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2010 New products

VAry length in How to master your distance control from those big B y R a p h a e l Ja c q u e l i n euroPEAN TOUR W INNER

WORDS BY peter mASTERS PHOTOGRAPHY BY howard boylan

A lot of amateurs have trouble gauging how far they hit the ball from a greenside bunker. If you look at the trap here, the difference between playing a shot from under the lip at the front to finding the green from the back is quite considerable. Let me go through my basics for bunker play and explain how I control the distance.

124 JUNE 2010 // www.golf-world.co.uk


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SAND

Know the geometry I’ve drawn some lines in the sand here to represent the different paths that the body, club and ball take. You need to understand these before we go any further. We have the line of my feet which is parallel to the arc of the swing. The line that finishes to the right is where the clubface is aiming and the line in the middle is the target line which is the one followed by the ball.

greenside bunkers.

Don’t have the ball too far forward in relation to your feet at address. A lot of amateurs position the ball forward and that makes consistency of strike difficult because you’re reaching for it.

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We all know that you swing along the line of your feet so that the club slides through the sand, under the ball. With the clubface wide open, the ball will come out high and soft in the direction of the flag. But there are some key points that need to be made with regard to technique.

www.golf-world.co.uk // JUNE 2010

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Watch the right foot

The short shot

Many poor bunker players struggle with the shorter shot because they have too much leg movement, which makes an accurate strike impossible. A great tip is to keep your right foot planted at impact like mine is here.

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stable base Keep the back foot flat on the sand to calm down excess leg movement.

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Keeping the right foot still will help eradicate this fault – the knee slide. In a normal shot your knees move towards the target, but out of sand try and keep them solid. This will enable you to stay centred over the ball for longer. You don’t want your weight transferring to the left too soon or you’ll get steep – forcing the ball out low and hot.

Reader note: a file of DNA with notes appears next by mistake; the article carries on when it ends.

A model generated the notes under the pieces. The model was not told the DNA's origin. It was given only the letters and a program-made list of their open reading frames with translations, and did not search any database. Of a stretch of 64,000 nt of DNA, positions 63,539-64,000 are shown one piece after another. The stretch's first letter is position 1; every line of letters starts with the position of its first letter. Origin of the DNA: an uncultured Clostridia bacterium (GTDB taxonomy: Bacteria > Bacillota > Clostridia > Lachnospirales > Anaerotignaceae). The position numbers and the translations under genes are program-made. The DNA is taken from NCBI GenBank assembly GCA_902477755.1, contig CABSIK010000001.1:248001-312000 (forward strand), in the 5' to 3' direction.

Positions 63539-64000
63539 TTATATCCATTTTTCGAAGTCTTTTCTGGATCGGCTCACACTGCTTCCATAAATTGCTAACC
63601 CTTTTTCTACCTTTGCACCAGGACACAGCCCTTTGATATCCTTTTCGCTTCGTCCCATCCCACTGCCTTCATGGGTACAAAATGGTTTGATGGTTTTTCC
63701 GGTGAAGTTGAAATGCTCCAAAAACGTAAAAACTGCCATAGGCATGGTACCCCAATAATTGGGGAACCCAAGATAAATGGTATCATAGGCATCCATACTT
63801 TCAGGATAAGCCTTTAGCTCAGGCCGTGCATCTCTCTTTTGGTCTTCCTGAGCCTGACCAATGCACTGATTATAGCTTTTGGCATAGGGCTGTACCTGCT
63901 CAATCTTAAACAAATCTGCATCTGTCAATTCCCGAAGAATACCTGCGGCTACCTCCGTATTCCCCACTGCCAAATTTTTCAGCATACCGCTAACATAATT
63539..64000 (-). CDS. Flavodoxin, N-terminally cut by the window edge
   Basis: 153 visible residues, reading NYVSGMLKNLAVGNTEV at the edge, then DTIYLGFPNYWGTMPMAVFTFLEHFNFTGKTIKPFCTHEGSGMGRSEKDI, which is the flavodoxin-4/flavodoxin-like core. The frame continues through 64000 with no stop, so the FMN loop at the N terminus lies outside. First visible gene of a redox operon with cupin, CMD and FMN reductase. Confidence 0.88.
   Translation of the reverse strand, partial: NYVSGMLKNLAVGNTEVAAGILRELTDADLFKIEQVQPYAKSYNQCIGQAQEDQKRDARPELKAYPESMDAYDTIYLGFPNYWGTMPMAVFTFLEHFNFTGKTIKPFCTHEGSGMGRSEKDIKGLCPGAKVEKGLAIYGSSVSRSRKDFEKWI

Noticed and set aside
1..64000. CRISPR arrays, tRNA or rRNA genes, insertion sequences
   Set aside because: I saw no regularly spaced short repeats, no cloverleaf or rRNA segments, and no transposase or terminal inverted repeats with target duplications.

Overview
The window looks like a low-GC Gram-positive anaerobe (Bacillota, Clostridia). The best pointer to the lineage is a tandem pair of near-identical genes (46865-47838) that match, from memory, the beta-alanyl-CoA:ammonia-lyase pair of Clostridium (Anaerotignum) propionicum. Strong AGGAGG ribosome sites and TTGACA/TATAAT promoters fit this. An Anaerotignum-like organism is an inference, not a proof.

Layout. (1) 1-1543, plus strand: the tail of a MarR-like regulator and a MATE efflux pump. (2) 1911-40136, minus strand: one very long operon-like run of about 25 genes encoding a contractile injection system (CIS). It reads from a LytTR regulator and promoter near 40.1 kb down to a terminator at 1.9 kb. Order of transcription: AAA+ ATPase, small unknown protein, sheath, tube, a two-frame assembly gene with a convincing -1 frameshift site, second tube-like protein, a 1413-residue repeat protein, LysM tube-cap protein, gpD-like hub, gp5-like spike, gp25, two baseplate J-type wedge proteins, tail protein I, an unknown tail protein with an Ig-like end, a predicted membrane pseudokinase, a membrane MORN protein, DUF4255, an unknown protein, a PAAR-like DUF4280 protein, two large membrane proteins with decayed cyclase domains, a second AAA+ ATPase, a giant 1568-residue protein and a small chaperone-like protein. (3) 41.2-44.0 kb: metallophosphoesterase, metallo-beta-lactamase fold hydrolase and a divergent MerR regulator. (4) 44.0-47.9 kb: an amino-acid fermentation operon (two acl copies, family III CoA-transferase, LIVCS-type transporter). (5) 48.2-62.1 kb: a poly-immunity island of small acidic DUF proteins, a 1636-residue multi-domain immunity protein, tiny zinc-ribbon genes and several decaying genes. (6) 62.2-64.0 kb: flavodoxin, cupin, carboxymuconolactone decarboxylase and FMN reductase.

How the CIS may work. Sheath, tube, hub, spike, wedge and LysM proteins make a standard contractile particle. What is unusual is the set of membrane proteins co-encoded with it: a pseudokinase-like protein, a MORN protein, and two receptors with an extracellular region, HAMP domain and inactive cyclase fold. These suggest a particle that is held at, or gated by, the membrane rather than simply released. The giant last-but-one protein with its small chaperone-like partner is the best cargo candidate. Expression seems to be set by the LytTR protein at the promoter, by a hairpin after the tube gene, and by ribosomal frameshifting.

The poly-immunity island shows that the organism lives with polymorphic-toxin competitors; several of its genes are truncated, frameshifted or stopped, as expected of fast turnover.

✘ 126 JUNE 2010 // www.golf-world.co.uk


www.adidasgolf.com Jacqu eli n ’s ge a r

The mid-range shot

The longer shot

Whenever I practise my bunker play, I always work on taking the same amount of sand every time. Distance control comes from the length and speed of your swing and not the amount of sand you take. For a slightly longer shot, I won’t stand quite so open to the target; I’ll square the clubface a little more and I’ll look to lengthen the swing a touch. Your other option here, of course, is to take a club with less loft. If I used my 58º lob wedge for the short shot I might change to a 52º version here.

The same rules apply as before in that I’ll lengthen the swing to a full shot and not strike quite so much across the line. Do remember, though, that you need to have the club slightly open whenever you play a bunker shot. This is to allow the bounce of the club to work so that you don’t bury it too deeply into the sand. For very long greenside shots, when you have room to run the ball out to the pin, don’t be afraid to try your other irons, an 8-iron perhaps. Open the face slightly so that it doesn’t dig in and experiment. You might be surprised by the results for what is a tough shot in anyone’s book.

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in the bag

remember my bunker rules

1

The openness of your stance and that of the clubface is related. If you’re standing very open then the clubface is too, but when you’re less open, the clubface should also be slightly squarer.

2

Particularly on the shorter shots, keep low through impact.

3

Use your knees for stability by keeping them still.

4

Try and keep your right foot planted flat at impact.

5

Take the same amount of sand on every shot. Length and speed of swing give you distance control.

Driver: TaylorMade, R9 SuperTri 9.5°. Shaft: UST, Proforce V2 69-X. Fairway wood: TaylorMade R9 15°. Shaft: UST, Axivcore 69-X. Hybrid: TaylorMade Rescue 09 TP 19°. Shaft: UST, Axivcore 85-X. Irons: TaylorMade Tour Preferred 08. Wedges: TaylorMade Z TP 52° & 58° (see above) Putter: TaylorMade Rossa Suzuka Ball: TaylorMade Penta TP Shoes: adidas Tour 360 4.0

www.golf-world.co.uk // JUNE 2010

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Raphael Jacquelin on distance control